Mad men branding: five great logos from the 1950s

Although the highly popular television show about the advertising game is set in the 1960s, some of the most iconic brand logos were crafted and created in the 1950s. Indeed, these logos have proved to be so compelling that they remain in use in substantially the same form even in this day and age. These logos crafted over 60 years can be seen today on everything from advertisements to signage.

The Columbia Broadcasting System -- CBS -- Logo

The Columbia Broadcasting System or CBS was the leading television network in the United States -- indeed, the world -- during the 1950s. It was during this time period that CBS, which was known as the Tiffany Network, brought forth its now iconic logo commonly known as the "CBS Eye." Although the logo has been very slightly adjusted through the years, it remains the key element utilized even in the 21st century to identify the television network.

The logo was developed under the direction of William Paley, who actually created the CBS television network. Paley was a cigar merchant who initially took control of the fledging television network that he would build into CBS as a means to market his products. In the end, and in no large part due to the marketing of the network itself, Paley and CBS would become legends in the media industry.

The McDonald's Logo

The Golden Arches represent one of the most recognizable logos in use around the world today. The McDonald's logo has its genesis in the 1950s as well. Roy Kroc purchased a small hamburger joint in California operated by the McDonalds brothers. He had a vision of replicating its operations over and over again -- a process he commenced in the 1950s, which has resulted in the largest fast food chain on the planet.

The McDonalds Golden Arches were actually something of an afterthought in the 1950s. The real logo of the company was a cartoon character called "Speedy" to underscore the rapid rate with which a person could be served hot food at a restaurant created by Kroc and his new company.

The Playboy Logo

The Playboy (magazine and entertainment company) logo came to life in the 1950s. The logo features a silhouette of a rabbit, in black. Hugh Hefner, the creator and founder of Playboy Enterprises, approved the logo and ran with it -- using it in a variety of different ways.

The Playboy bunny logo has remained unchanged since its creation and introduction into the market in the 1950s. It is in use today both on the magazine and on other products and services still offered through the company founded by Hugh Hefner today.

The National Broadcasting Company -- NBC -- Logo

In addition to CBS, the National Broadcasting Company really gained traction in the 1950s. NBC and its peacock logo was first used in the 1950s. The logo has undertaken some rather significant alterations through the years. Nonetheless, the peacock remains.

The NBC peacock really came into full use as a result of the television network's commitment in the 1950s and into the 1960s to create colorized television broadcasts. The colorful peacock represented a fine way of conveying the splendor of colorized television -- that truly was new and innovative during this time period (as was the medium itself).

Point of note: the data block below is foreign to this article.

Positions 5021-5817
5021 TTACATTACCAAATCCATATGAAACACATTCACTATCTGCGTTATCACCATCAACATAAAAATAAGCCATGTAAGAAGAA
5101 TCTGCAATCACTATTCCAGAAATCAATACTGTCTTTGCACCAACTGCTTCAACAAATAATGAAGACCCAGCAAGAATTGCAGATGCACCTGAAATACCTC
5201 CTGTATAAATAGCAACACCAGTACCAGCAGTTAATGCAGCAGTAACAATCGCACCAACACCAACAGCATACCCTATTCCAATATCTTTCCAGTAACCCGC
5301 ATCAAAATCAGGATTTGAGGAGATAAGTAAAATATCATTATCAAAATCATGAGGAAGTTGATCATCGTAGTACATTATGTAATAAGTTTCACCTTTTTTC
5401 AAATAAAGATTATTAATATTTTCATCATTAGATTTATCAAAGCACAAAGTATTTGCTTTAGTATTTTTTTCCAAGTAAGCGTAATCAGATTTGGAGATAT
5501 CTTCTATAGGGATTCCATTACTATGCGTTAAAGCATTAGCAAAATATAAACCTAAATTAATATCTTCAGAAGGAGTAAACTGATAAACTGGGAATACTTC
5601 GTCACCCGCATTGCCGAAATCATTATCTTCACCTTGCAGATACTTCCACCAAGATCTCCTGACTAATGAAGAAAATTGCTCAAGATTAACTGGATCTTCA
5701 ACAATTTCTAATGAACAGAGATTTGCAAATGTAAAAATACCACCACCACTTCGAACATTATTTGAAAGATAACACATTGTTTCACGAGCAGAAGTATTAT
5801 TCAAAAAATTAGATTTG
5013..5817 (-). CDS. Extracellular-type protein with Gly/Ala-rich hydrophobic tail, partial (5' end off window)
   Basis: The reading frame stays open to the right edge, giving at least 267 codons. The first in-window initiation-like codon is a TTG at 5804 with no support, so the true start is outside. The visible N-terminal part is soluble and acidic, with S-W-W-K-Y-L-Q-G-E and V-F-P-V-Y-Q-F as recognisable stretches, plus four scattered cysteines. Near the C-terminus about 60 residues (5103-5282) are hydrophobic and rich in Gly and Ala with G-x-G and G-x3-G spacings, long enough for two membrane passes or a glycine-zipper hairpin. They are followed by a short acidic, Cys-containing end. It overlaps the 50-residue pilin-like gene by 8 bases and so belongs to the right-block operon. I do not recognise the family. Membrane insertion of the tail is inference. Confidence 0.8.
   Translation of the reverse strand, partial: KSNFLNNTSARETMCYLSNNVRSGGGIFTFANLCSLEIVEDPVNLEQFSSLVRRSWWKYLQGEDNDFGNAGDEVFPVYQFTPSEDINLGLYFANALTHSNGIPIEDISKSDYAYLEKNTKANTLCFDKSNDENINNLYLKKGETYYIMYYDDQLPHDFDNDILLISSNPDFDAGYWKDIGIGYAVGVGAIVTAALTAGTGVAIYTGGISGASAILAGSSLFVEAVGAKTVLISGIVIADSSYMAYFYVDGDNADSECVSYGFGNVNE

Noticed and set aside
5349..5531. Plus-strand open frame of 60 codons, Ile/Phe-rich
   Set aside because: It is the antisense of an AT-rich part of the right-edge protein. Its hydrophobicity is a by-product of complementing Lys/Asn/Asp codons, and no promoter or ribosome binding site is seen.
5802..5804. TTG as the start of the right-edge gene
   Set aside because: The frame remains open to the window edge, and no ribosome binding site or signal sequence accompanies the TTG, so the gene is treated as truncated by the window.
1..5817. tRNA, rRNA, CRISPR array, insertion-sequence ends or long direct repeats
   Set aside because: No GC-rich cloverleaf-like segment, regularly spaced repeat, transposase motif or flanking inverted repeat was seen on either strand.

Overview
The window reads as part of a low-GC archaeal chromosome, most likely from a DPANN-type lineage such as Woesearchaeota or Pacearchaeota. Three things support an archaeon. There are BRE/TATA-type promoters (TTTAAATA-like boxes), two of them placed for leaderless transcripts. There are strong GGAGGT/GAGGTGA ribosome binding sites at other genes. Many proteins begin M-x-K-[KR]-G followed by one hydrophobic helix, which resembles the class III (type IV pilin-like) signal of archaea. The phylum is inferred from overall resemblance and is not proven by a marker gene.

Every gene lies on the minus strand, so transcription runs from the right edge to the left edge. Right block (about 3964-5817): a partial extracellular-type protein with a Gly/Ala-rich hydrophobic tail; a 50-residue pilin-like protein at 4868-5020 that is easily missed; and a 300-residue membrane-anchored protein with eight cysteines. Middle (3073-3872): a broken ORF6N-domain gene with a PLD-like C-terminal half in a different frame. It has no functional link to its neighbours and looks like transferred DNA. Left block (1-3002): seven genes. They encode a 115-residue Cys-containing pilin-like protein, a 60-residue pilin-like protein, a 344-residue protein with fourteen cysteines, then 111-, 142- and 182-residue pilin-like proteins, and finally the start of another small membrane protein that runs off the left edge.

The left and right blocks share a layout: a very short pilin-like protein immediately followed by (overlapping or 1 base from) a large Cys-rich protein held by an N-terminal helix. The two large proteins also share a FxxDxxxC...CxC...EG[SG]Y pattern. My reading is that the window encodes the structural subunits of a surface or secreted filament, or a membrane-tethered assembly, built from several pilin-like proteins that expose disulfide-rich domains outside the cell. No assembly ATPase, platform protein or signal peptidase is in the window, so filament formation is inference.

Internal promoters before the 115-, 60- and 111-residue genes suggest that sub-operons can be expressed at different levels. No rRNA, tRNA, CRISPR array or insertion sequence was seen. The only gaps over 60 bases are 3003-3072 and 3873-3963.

The NBC peacock logo oftentimes has been incorporated with the call letters of the network itself. In other words, beginning in the 1950s, the peacock image was integrated with the letters NBC.

The Pepsi Cola Logo

Signage and sign installation, as well as other types of promotional materials, can be seen the world over that feature the Pepsi Cola logo. The Pepsi logo incorporating the typeface and coloration still generally in use today was initially brought to the forefront in the 1950s. The logo became an even more prevalent feature in the marketplace during the early 1960s when Hollywood legend Joan Crawford married the CEO of the company. The famous celebrity, with the logo always in the line of sight, became the chief spokesperson for the soft drink maker during this time period.

A more stylized version of the Pepsi logo remains in use at this juncture in the 21st century. More recently, the company has started to experiment with even more streamlined versions of the logo that gain a strong footing during the 1950s.

Logos and Signs and Sign Installation

Companies like IS Installation appreciate the importance of integrating logos into signage and sign installation. This includes not only the importance of creating an eye-catching and appealing logo, like those that came onto the scene in the 1950s, but ensuring proper placement of a logo when a sign is placed.

Professionals in the sign installing industry take great care to consider how a logo will appear when a sign is placed. This includes both exterior and interior sign placement and how location impacts the appearance of a company's or product's logo.

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